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Home > Advanced Graphics Techniques > Implementing reflections with a local cubemap > Ray-box intersection algorithm |

This section describes the ray-box intersection algorithm.

The following figure shows a graph with line equations:

Equation of a line

y = mx + b

The vector form of this equation is:

r = O + t*D

Where:

`O`

is the origin point`D`

is the direction vector`t`

is the parameterThe following figure shows an axis aligned bounding box:

An axis aligned bounding box

`AABB`

can
be defined by its min and max points `A`

and `B`

`AABB`

defines a set of lines parallel to
coordinate axis. Each component of line can be defined by the following equation: x = A_{x}; y = A_{y}; z = A_{z}x = B_{x}; y = B_{y}; z = B_{z}

To find where a ray intersects one of those lines, equal both equations.
For example:

O_{x}+ t_{x}*D_{x}= A_{x}

You can write the solution as:

t_{Ax}= (A_{x}– O_{x}) / D_{x}

Obtain the solution for all components of both intersection points in
the same manner:

t_{Ax}= (Ax – Ox) / Dx t_{Ay}= (Ay – Oy) / Dy t_{Az}= (Az – Oz) / Dz t_{Bx}= (Bx – Ox) / Dx t_{By}= (By – Oy) / Dy t_{Bz}= (Bz – Oz) / Dz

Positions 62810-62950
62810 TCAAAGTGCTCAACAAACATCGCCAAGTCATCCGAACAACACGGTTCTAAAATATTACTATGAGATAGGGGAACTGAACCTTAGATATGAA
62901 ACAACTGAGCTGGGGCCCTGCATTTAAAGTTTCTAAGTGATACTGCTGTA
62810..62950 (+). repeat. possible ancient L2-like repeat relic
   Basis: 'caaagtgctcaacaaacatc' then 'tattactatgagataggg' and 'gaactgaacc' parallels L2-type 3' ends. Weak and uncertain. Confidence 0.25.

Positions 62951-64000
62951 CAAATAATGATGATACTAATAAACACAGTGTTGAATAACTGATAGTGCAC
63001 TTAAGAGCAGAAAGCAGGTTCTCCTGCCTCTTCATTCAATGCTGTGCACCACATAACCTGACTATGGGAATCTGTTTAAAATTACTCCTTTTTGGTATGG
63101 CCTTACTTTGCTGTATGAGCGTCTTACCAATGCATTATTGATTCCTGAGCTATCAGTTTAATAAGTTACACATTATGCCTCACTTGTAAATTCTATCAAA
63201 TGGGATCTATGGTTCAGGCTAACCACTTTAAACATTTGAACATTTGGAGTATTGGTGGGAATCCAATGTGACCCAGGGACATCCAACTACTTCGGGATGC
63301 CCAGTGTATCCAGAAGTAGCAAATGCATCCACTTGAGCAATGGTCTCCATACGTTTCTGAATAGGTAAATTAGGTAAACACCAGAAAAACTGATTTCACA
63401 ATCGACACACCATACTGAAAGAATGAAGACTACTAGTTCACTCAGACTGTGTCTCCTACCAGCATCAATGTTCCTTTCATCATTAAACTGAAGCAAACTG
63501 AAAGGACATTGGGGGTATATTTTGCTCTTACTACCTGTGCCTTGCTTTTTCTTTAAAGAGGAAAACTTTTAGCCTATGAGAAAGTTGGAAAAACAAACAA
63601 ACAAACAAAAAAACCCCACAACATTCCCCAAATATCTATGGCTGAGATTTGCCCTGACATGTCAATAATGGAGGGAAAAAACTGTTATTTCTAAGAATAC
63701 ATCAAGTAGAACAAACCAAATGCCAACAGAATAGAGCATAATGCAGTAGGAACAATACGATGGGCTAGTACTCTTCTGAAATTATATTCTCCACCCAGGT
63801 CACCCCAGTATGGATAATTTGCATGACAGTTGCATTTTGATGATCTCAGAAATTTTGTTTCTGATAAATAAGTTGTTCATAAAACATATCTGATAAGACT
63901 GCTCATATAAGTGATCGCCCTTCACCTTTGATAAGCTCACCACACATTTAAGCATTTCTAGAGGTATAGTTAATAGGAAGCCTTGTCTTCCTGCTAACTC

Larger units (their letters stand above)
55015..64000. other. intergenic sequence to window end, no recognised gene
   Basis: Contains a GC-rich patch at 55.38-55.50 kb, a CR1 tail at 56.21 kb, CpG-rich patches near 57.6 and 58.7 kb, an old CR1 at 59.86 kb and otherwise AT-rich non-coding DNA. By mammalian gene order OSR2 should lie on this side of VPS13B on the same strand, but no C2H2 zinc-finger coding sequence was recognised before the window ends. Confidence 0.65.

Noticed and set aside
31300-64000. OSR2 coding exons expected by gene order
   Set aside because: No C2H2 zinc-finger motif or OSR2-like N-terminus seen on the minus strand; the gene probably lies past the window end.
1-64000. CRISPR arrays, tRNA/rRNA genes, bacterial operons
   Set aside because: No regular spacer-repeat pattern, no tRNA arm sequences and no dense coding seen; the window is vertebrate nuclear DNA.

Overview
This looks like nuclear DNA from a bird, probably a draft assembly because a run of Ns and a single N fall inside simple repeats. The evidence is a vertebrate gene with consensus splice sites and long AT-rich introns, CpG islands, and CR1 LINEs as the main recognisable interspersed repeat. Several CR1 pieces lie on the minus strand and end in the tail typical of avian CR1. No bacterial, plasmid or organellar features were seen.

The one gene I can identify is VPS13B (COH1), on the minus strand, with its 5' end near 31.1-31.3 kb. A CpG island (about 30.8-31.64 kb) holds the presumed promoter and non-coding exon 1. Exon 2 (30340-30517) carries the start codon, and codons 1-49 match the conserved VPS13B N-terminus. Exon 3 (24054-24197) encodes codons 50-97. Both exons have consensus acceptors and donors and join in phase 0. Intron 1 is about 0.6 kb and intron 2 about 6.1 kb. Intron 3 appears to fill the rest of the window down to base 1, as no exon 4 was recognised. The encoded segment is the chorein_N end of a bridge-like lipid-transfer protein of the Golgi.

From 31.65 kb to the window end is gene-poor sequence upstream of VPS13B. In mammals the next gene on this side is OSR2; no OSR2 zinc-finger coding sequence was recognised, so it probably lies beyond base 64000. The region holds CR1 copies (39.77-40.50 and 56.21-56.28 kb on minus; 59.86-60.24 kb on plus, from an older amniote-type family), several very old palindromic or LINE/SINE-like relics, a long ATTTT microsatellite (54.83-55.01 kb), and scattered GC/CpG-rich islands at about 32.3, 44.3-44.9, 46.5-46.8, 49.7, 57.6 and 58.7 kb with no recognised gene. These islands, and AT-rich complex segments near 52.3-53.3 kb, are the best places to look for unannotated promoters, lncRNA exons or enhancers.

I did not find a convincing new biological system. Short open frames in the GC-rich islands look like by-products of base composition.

In vector form these are:

t_{A}= (A – O) / D t_{B}= (B – O) / D

This finds where the line intersects the planes defined by the faces of
the cube but it does not guarantee that the intersections lie on the cube.

The following figure shows a 2D representation of ray-box intersection:

To find what solution is really an intersection with the box, you
require the greater value of the

`t`

parameter for the
intersection at the min plane.t_{min}= (t_{Ax}> t_{Ay}) ? t_{Ax}: t_{Ay}

You require the smaller value of the parameter

`t`

for the intersection at the max plane.t_{min}= (t_{Ax}> t_{Ay}) ? t_{Ax}: t_{Ay}

You also must consider those cases when you get no intersections.

The following figure shows a ray-box with no intersection:

If you guarantee that the reflective surface is enclosed by the BBox,
that is, the origin of the reflected ray is inside the BBox, then there are always two
intersections with the box, and the handling of different cases is simplified.

The following figure shows a ray-box intersection in BBox: